Setting up in-market

Some markets have disjointed and fragmented distribution channels that can be hard to manage. In this case, it makes more sense to set up your own company so that you can control everything from purchasing, to storing and distributing goods.

Most importantly, you need to commit a significant amount of time and resource to investigating the quirks of the market you are targeting, before you invest in putting down roots. Cultural, economic and geographic factors will all play a huge role in how you structure your strategy.

Why set up in-market?

In some larger countries, it can be hard to maintain control of how your product is priced and distributed, which can be damaging to your brand. Setting up in-market allows you to keep control over every aspect of the design, manufacture and distribution process.

To figure out whether this is the right choice for your business, you may need to explore the alternatives first and talk to people on the ground in your chosen country. If you encounter an overwhelming maze of distribution channels and businesses who are disillusioned with their networks, setting up in-market could be the way to go.

Setting up in-market means you can:

  • employ people and operate within that country’s employment laws
  • understand the tax implications of operating in that country
  • build strong personal relationships with staff, suppliers and clients
  • ‘live the system’ – understand how businesses operate from a personal perspective
  • gain a deeper (and ongoing) insight into market trends and needs.

Models of in-market presence

Joint ventures with local distributors


Joint ventures (JVs) allow you to focus on just one area of your business and do it really well, for example developing the design of your product to meet customer needs.


JVs can be hard to manage in large countries that do business differently. New Zealand deals are often based on trust and personal relationships due to a relatively small market. In more anonymous markets, you can’t rely on these things and may find yourself spending large amounts of time overseas just managing your JVs.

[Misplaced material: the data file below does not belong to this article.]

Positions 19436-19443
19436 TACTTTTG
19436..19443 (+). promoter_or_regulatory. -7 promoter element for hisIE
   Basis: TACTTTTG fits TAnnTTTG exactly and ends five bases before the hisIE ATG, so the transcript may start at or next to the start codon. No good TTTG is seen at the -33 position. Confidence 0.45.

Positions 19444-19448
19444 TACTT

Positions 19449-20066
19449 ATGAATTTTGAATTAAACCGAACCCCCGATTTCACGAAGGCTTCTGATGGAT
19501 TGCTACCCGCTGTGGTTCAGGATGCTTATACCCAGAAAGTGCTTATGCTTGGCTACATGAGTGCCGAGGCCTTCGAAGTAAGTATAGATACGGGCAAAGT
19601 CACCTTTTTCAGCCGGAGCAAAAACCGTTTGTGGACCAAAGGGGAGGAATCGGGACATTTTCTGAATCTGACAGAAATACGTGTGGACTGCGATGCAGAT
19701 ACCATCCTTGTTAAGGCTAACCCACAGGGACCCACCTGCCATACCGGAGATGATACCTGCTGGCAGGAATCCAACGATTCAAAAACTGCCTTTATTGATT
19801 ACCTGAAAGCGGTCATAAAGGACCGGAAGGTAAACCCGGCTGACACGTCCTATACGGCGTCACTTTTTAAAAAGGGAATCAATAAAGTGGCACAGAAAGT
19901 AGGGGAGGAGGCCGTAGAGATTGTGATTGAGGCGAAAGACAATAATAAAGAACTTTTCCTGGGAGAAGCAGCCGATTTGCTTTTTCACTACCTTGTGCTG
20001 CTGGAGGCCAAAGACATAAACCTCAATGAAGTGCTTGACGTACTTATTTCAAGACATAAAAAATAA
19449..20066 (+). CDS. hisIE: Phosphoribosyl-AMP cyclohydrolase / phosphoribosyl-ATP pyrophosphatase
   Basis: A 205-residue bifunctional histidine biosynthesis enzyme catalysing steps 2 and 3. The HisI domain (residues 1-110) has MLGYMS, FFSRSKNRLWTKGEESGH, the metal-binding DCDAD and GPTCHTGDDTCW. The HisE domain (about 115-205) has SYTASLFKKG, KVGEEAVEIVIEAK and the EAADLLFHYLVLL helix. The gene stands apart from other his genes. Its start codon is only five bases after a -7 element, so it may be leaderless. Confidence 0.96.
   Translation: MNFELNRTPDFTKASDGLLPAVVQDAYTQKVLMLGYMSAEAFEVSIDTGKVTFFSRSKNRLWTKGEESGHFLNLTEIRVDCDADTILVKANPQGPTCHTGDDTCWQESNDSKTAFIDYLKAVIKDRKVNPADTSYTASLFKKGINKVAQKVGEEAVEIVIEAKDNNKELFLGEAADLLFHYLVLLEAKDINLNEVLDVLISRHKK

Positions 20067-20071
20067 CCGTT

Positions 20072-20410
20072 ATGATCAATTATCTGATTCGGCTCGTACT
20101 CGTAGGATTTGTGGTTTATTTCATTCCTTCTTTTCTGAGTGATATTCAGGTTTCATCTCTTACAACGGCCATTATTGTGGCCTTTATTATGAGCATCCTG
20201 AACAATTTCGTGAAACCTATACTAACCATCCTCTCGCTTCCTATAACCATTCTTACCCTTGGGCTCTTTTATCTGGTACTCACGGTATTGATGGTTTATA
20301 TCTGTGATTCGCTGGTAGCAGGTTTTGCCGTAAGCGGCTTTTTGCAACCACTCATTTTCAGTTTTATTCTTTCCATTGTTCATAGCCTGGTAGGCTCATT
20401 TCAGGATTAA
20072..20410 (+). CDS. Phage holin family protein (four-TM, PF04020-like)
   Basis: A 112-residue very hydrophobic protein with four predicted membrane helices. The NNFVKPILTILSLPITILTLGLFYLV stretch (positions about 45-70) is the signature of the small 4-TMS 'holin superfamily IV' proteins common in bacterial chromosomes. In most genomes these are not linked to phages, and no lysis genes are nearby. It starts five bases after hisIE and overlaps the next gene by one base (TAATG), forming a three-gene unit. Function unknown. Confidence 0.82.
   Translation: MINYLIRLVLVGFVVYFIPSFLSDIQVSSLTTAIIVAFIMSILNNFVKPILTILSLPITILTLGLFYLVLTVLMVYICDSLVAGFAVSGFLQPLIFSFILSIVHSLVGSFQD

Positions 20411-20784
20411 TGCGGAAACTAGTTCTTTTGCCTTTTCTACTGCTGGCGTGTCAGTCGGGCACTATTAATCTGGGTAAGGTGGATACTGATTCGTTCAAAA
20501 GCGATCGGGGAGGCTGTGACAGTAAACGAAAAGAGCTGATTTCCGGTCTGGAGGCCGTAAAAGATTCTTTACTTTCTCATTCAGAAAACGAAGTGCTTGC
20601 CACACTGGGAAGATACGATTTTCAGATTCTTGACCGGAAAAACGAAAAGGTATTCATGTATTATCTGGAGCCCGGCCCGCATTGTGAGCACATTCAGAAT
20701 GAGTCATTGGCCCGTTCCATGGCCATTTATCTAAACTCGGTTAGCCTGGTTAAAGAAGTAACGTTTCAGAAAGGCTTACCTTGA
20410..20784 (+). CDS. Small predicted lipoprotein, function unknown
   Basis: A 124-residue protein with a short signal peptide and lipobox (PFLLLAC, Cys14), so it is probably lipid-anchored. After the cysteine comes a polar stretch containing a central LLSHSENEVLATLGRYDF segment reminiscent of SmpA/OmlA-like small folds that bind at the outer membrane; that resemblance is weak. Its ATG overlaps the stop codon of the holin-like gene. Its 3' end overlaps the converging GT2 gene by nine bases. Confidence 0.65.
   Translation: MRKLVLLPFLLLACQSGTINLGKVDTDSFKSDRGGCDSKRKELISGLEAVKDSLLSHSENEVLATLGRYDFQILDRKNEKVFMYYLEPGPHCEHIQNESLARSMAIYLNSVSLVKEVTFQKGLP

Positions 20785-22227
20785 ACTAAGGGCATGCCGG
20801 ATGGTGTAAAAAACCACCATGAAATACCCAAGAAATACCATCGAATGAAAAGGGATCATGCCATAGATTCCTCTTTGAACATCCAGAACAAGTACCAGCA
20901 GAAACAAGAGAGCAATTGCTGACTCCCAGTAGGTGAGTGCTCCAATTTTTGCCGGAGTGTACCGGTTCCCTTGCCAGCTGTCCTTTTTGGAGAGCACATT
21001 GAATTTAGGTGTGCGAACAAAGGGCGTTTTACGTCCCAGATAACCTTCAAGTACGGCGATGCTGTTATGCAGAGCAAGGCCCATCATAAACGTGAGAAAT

Representative offices

Establishing an overseas office can be expensive, so it is seldom the first market entry option for new exporters. Setting up a dedicated sales or marketing office in one market will cost several hundred thousand dollars per year or more.  

The costs can be even greater in markets with higher business costs such as the US, Europe and Japan. Another option could be to set up a 'virtual' local office. This might mean using a local phone number that is re-directed to New Zealand, or a call centre which takes local calls, then contacts you.

Employing staff overseas

Employment legislation varies from country to country. If you intend to establish an office or employ staff in your target country, check local legislation to ensure you comply with all employment laws and requirements. For example:

  • if you are trading in Brazil you must form a Brazilian company before hiring any local employees
  • in China wholly foreign-owned enterprises must provide local employees with a written agreement in the prescribed Chinese language

Always seek expert legal advice before you start to trade or employ staff overseas.

The advantages of having an overseas office include:

  • having greater control of your business activities in the overseas market
  • the office acts as importer and distributor, and provides a point of communication and marketing for overseas customers
  • they are generally much easier to set up than a wholly-owned company and provide invaluable eyes and ears on the ground in your chosen market
  • you can reach customers who may only want to deal with locally based companies - this adds to your credibility, and demonstrates a commitment to the customer
  • setting up a local office as part of a joint venture can lessen the risk to your business while accessing local knowledge
  • further expansion into the target country can be easier if you have an already established presence.

The disadvantages of having an overseas office include:

  • the costs of running an overseas office can be very high
  • you will need to understand local tax, contract and employment laws
  • there may be issues repatriating profits from your overseas operations
  • representative offices often carry restrictions - you may not be able to buy or sell anything as a business or employ local people.

There are important legal and financial considerations when setting up an overseas office. Make sure you get professional advice before commencing operations in an overseas country.

Wholly-owned companies


Owning your own company in-market means you can train your own people and build up a trusted team of committed employees. It also allows you to keep total control of all your operations and stay ‘on brand’.


The process of setting up your own company in another country can be slow. It pays to get all your ducks in a row before you embark on this path. Find out what paperwork you need. Get advice up-front. Research local regulatory requirements. Talk to other business people who have done the same.

Read more about strategic alliances and joint ventures.

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